What So Not probably takes the title for the best dj/dance music of the night, with the Mix Up Stage tent pouring out at the seams. Everyone was dancing their little hearts out as Emoh Instead remixed hit songs Runaway, Middle and I’m Yours. He also got Tkay Maidza out on stage with a cover of Kendrick Lamar’s We Gon Be Alright and then George Maple to sing her song Buried. Finishing the set off with a Purple Rain Prince tribute and then his two biggest songs Jaguar and Lone which were received very very enthusiastically. LDRU was another strong contender as he played his Carmada collaboration song Maybe first, setting up his set for one epic song after the next. Next To You was built up by the whole crowd clapping to the drop, then to slow it down a bit, he did a cover of The Pixies Where Is My Mind which gave everyone time to revive for 50 Cent’s PIMP, Gold Digger and then the final song Dancing In The Moonlight.
Santigold put on a surprisingly artistic performance and the Mix Up Tent was packed to the brim. She is such an unbelievable performer and holds the crowd’s complete and utter attention the whole time. Incredible costumes and back up dancers, she sings her great hits Rendezvous Girl, Disparate Youth and Big Mouth. Down at the Amphitheatre The Cure have been playing for the past hour and a half. A three hour set, the final half sees the crowd a lot more spacious and mellower in comparison to when they opened. Everyone is still having a great time and it seems The Cure have left all their most memorable songs for the last hour. Friday I’m In Love, Love Song, Close to Me and Let’s Go to Bed have people dancing with the biggest smiles as they relive many nostalgic memories. Robert Smith’s voice is even more perfect live and his quirkiness and energy is so respectable taken his age and the time frame of their set. A few small breaks in between songs, The Cure ends on Boys Don’t Cry and it is absolutely beautiful. A perfect end for day two at the amphitheatre where I’m sure a few boys DID cry.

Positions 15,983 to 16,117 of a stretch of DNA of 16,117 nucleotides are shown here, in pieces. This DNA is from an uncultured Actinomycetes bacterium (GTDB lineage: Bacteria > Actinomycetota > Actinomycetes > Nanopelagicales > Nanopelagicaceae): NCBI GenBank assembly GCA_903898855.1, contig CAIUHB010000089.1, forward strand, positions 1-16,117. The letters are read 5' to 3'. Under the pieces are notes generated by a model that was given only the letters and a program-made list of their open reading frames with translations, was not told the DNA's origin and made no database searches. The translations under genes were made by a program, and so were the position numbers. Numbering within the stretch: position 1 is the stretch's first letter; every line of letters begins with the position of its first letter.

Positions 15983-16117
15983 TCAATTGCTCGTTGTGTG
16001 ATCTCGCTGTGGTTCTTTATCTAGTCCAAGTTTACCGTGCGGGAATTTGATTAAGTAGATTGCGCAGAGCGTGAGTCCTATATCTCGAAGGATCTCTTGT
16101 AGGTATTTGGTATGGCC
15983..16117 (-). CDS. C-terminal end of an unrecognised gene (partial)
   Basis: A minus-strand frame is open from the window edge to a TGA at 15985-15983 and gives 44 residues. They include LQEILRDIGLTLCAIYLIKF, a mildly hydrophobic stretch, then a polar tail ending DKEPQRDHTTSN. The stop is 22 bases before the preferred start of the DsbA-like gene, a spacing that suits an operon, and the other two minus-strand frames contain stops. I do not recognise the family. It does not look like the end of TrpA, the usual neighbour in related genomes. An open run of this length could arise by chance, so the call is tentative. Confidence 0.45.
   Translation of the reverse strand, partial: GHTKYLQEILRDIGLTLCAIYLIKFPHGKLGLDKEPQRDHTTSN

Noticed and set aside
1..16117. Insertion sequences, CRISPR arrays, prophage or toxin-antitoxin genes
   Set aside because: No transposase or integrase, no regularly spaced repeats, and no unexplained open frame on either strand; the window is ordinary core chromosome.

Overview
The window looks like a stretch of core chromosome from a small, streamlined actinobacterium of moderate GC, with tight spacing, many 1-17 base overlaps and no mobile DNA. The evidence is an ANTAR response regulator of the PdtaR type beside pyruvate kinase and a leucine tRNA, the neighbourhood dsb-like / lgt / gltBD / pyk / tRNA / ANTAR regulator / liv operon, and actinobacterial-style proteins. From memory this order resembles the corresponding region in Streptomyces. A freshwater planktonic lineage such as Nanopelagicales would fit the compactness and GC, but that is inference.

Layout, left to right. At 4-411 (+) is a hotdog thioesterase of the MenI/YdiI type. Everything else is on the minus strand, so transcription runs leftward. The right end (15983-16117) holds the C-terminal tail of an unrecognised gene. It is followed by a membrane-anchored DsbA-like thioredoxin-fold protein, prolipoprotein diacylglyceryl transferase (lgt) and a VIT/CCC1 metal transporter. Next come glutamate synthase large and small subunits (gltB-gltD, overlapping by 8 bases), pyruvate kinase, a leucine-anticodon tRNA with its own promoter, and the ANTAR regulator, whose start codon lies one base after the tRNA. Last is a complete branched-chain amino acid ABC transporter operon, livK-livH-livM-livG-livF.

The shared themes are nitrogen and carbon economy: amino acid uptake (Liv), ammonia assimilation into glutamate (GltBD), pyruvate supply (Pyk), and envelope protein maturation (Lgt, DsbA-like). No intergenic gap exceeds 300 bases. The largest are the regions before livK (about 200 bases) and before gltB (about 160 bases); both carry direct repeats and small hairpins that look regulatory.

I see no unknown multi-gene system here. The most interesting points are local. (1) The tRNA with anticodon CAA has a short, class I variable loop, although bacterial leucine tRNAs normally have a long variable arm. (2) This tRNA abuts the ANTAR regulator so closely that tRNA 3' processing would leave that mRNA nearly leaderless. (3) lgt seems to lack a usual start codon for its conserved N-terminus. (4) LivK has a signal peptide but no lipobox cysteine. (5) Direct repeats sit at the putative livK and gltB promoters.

Day three is always the day where you wake up and say “nope that’s it I’m done” or you find some inner hidden energy that gives you strength you never knew you had so you can get through the next 24 hours. Surprisingly everyone was in high spirits on the Sunday, as the weather cooled down and people found that inner strength to smash out a whole bunch of exciting and incredible sets.
After having an impressive past year, Perth indie rockers Tired Lion demonstrated to the Splendour masses just how great their musicianship is. Lead singer Sophie Hopes kept the crowd’s full attention with her effortlessly cool vocals and charisma. Playing their hit songs Not My Friends and I Don’t Think You Like Me, Tired Lion manage to get everyone pumped at an early hour of the day. Urthboy was on next at the Mix Up Stage and boy did he deliver. An extremely intelligent and modest rapper he provided cruisy and soulful vibes that had everyone feeling great. Kira Puru joined on stage to perform touching song Daughter Of The Light as well as his last song- a cover of Meg Mac’s Roll Up Your Sleeves.